Once a judicial order for detention is issued, it is termed an active warrant from Fayette County, Indiana. However, such decrees quickly turn into outstanding warrants if they are not executed. While the sheriff’s sincere effort to serve all arrest warrants as soon as they are issued, this is not always possible.
For one, few suspects are waiting in line to be apprehended, so much leg work that the law enforcement agency has to put in to detain an individual. Although with an active warrant, peace officers can enter any property to effect the arrest, it can be hard to arrest the criminal once he flees the county or state.
The only time such an individual would come up on the police radar is when he is involved in a legal altercation of any kind. Even if it is a regular traffic stop, the officer on the scene will run the person’s name through a database of nationwide arrest records and warrants hosted by the FBI.
Although regular folks do not get access to this central repository of outstanding warrants, it is possible to get a warrant search done through the sheriff’s office of Fayette County or even the judiciary. To connect with an appropriate agency, you can try.
- Judiciary: 401 N Central Ave, Connersville, IN 47331
- Law enforcement: 123 W 4th St, Connersville, Indiana 47331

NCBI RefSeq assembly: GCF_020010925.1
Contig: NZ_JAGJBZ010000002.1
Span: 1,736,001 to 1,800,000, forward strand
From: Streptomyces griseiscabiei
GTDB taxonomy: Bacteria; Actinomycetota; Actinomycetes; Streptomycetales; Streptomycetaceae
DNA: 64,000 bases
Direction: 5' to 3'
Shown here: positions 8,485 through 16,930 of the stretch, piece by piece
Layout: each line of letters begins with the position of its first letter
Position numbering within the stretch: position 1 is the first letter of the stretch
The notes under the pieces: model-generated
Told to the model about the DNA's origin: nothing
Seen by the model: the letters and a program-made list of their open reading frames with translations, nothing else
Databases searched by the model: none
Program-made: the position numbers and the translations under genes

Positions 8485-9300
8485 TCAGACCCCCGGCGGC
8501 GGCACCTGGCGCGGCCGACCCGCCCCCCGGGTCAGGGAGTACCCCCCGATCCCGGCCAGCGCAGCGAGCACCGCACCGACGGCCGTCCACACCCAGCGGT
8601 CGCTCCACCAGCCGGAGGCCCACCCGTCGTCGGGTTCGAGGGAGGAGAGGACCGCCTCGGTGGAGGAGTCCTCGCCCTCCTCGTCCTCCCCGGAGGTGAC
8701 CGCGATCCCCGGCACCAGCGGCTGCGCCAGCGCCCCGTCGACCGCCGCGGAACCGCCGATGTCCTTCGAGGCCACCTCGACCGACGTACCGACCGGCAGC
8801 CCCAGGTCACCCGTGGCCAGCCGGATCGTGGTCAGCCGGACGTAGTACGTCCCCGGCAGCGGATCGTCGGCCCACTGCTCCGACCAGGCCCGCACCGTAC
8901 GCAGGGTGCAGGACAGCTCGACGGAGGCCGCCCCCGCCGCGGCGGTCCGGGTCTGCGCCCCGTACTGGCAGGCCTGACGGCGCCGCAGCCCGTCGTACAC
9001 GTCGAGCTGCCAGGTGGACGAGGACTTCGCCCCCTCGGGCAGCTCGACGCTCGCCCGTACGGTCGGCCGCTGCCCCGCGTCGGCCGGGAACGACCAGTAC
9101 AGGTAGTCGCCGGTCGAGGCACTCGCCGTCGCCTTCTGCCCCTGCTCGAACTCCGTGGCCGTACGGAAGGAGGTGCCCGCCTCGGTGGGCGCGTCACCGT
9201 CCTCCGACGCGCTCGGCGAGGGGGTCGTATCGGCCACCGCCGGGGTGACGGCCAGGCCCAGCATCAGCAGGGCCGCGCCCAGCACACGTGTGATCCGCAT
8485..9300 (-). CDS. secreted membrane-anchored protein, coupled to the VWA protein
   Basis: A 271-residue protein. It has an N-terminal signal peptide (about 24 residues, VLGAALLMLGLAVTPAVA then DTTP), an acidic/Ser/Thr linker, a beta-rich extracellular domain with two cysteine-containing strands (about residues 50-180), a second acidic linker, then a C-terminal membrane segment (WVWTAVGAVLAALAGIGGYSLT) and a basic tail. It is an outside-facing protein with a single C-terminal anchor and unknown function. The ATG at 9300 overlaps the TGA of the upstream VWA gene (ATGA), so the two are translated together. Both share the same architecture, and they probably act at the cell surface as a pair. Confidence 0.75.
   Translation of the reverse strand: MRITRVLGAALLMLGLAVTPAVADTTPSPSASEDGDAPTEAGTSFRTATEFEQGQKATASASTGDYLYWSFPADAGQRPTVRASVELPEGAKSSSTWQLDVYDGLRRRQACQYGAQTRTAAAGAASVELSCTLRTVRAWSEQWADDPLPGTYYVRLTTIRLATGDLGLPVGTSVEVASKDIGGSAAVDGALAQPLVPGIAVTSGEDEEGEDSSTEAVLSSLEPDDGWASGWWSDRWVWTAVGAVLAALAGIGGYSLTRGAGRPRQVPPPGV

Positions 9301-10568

- County Clerk: 401 Central Avenue, Connersville, Indiana 47331
Can you get information on recent arrests and active warrants from Fayette County over the phone? (2021-data)
- For information on arrests and a warrant search, call the Sheriff’s Office at 765-825-1110.
- For victim’s assistance, call the Fayette County Prosecuting Attorney’s Office at 765-825-3251.
- For a criminal case search, call the Clerk of Court at 765-825-1813.
Crime Statistics of Fayette County
Fayette County has an unusually high property crime rate of 31 incidents/1000 residents, this is significantly higher than the state average of 19 incidents and national average of 21 incidents/1000. In light of the population of the area, this works out to almost 760 incidents/year. Moreover, the local police also handle more than 90 complaints against violent crimes.
Over the eight years from 2000 to 2007, violent crime in Fayette County has held almost steady. Still, the same cannot be said about property crimes that have scaled to nearly 1500 incidents from the 800 cases filed at the beginning of the interval mentioned above. Of the 10,000 incidents reported in these eight years, only about 200 were violent.